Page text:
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PhD or Start Working?

Hello all,

I am about to graduate with a Masters degree in Information and Computer Engineering from a reputable university (among the world's top five). Now there are two options available to me:

1. Pursue a PhD degree in Engineering, with a focus on financial time series modelling, at the current university on a prestigious full-cost scholarship.

2. Start working in the quantitative equities group, or any other group of my choice, within an investment fund which manages more than $100b over a wide range of asset classes.

I have difficulty making up my mind because I am not sure which of the two, further education or work experience, will help me more in building a long-term successful career in quantitative portfolio management. My internship at a bulge bracket IB as a quantitative analyst seems to suggest the latter. May I have your advice please? Thanks.
 
It doesn't seem like the 5-7 years (assuming you are in the US) it'll take you to finish a PhD is very advantageous to you at this point. The opportunity cost doesn't seem worth it.

PhDs are for people who want to do research. Portfolio management is not research. Not in the sense of PhD research at least. Not to mention the fact that not all those who start a PhD finish.
 
As someone finishing a PhD, I'm going to echo the other responses. If you are focused on building a long-term successful career, then you should take the job. PhDs are research degrees, and there is a LOT that goes into earning one (classes, quals, seminars, teaching experience, dissertation). Many PhDs in the hard sciences are 6 year programs now and require extreme dedication to finish, and it makes it harder when you're sitting in year 3 of graduate school muttering to yourself about how you could already be working and earning money, etc.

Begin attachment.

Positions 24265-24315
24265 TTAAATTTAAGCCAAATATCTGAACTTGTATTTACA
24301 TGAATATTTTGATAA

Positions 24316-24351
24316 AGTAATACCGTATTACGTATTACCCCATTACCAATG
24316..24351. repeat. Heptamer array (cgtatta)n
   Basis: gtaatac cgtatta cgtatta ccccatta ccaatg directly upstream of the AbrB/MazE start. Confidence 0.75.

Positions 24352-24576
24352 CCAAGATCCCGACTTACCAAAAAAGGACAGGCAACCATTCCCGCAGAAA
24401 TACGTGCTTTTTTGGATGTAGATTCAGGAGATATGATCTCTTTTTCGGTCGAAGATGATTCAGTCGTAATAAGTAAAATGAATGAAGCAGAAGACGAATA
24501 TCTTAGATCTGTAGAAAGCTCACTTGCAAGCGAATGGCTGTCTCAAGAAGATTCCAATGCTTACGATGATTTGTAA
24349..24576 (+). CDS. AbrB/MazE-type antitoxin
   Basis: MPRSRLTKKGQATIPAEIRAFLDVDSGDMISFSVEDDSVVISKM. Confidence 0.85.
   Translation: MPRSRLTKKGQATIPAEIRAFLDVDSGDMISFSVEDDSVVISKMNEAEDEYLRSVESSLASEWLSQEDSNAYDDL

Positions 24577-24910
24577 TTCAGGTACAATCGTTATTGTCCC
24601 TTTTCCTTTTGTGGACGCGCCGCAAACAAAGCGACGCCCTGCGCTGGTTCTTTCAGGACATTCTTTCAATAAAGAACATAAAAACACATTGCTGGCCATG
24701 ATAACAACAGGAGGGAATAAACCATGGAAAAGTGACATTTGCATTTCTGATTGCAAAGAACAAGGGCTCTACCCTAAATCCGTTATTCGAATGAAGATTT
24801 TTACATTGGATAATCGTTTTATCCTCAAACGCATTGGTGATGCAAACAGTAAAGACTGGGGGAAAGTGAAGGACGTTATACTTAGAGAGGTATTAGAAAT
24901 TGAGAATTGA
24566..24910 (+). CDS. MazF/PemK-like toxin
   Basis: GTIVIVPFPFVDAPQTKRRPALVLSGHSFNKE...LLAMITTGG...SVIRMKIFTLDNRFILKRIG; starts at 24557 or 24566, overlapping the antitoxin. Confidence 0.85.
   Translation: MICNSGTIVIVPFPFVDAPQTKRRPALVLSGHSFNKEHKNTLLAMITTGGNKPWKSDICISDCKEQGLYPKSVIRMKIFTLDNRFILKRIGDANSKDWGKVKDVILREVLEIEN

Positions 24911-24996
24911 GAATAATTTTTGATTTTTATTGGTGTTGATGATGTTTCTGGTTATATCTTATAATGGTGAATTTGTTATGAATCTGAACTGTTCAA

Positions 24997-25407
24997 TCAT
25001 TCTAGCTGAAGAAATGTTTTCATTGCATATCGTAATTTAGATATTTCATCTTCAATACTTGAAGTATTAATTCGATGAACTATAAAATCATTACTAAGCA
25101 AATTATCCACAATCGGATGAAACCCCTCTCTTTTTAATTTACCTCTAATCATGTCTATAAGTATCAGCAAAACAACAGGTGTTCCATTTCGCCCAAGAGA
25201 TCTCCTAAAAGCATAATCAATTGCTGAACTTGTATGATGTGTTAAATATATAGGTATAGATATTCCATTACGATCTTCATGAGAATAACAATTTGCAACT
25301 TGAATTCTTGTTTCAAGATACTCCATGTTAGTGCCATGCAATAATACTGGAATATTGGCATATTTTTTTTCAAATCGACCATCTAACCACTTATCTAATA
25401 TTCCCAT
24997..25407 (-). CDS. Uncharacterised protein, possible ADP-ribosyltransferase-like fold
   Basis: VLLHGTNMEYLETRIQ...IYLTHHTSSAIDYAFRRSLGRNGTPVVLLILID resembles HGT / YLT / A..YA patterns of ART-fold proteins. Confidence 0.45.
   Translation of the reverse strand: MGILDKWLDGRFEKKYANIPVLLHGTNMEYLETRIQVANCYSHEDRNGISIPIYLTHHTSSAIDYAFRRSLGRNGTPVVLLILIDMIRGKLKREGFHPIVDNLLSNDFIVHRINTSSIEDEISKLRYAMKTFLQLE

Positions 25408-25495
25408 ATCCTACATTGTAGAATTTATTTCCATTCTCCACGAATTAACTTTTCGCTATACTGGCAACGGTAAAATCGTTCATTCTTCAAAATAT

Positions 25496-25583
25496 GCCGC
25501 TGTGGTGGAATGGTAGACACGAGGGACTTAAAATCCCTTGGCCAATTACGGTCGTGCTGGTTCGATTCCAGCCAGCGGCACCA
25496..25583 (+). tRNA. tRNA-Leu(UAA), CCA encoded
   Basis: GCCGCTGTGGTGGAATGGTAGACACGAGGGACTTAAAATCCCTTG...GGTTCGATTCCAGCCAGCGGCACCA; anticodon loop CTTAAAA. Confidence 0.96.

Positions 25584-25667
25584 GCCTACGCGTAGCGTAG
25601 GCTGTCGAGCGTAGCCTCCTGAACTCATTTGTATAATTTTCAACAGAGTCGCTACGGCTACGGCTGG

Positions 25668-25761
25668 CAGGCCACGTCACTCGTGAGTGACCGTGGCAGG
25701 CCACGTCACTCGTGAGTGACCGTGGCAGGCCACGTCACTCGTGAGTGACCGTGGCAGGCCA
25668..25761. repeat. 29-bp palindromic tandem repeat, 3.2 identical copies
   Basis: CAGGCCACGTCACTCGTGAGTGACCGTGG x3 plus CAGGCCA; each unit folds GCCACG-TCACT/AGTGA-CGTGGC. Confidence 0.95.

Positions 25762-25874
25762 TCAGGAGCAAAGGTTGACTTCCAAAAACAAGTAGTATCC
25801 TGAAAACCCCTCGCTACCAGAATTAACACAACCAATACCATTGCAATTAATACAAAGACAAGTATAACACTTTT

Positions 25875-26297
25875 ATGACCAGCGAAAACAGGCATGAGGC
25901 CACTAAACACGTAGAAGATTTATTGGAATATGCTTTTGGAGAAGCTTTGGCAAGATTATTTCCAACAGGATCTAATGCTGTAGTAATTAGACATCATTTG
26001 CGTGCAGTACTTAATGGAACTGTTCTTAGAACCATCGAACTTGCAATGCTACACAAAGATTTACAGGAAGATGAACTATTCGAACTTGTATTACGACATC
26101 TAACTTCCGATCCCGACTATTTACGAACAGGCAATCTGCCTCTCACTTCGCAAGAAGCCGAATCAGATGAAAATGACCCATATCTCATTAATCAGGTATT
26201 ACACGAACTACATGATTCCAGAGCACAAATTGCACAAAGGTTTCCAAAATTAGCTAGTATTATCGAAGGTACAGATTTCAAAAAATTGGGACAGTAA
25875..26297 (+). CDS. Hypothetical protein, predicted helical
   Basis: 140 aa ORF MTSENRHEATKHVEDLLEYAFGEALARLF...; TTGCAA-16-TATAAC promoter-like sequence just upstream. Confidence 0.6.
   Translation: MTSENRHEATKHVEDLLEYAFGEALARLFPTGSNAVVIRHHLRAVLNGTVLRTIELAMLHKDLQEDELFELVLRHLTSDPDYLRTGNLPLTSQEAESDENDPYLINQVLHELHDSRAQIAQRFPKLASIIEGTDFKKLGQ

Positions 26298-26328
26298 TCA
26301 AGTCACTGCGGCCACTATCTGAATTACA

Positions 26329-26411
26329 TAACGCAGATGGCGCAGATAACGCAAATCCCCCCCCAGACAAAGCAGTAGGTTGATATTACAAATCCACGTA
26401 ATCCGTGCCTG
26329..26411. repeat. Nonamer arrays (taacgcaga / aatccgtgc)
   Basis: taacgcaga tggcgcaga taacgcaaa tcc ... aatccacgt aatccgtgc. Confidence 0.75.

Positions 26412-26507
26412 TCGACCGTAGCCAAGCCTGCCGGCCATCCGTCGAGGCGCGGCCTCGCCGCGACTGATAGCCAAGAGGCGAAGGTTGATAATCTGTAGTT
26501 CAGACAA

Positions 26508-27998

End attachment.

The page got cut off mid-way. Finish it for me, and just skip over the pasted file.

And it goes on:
If you think a PhD is something that you want, then by all means do it, but you should do it because it is something that you personally WANT, and not just so it will help you with jobs. You will honestly hate life if you try to earn a PhD for the latter reason.
 
Thank you all for your advice. They are very helpful.

I am based in the UK, where a PhD generally takes 3-4 years. I do have a strong interest in the intended area of research, so I am perfectly fine with another few years at university. On the other hand, like many of you, I feel that the time may be better spent in the industry gaining experience and networks if my end goal is a successful career. My concern is whether a lack of a PhD education and the knowledge and skills gained from it will necessarily make it more difficult for me to contribute, gain credibility and make career progressions in future given the quant space is filled with PhDs.

I look forward to your opinions. Thanks!
 
First from my limited experience, PhDs are viewed differently in the UK than in the US. While getting my masters in the UK, I had a few professors with PhDs and industry experience (one was even a fund manager by day and professor by night).

I think the main question you should be asking yourself is what kind of career you want in finance. Research? Fund manager? Trading? I would think this would be a primary driver in your decision.
 
First from my limited experience, PhDs are viewed differently in the UK than in the US. While getting my masters in the UK, I had a few professors with PhDs and industry experience (one was even a fund manager by day and professor by night).

I think the main question you should be asking yourself is what kind of career you want in finance. Research? Fund manager? Trading? I would think this would be a primary driver in your decision.
Thank you Connor. I feel the same way about the situation in the UK too. Would you advise me to pursue a PhD if I aspire to become a fund manager of a quantitatively driven fund?
 
If you can get a job in a group that does what you are interested in (assuming that the job is relevant for your chosen career path) then I would recommend that. I still read about layoffs at banks in the news, so right now being able to get an offer and get some experience is important. Once you get some work experience and network, you should be able to develop a better idea on whether a PhD is needed.

And I think that you could go back for your PhD after a few years of working if you wanted. Part-time PhDs are also an option in Europe that you don't generally see in the US.
 
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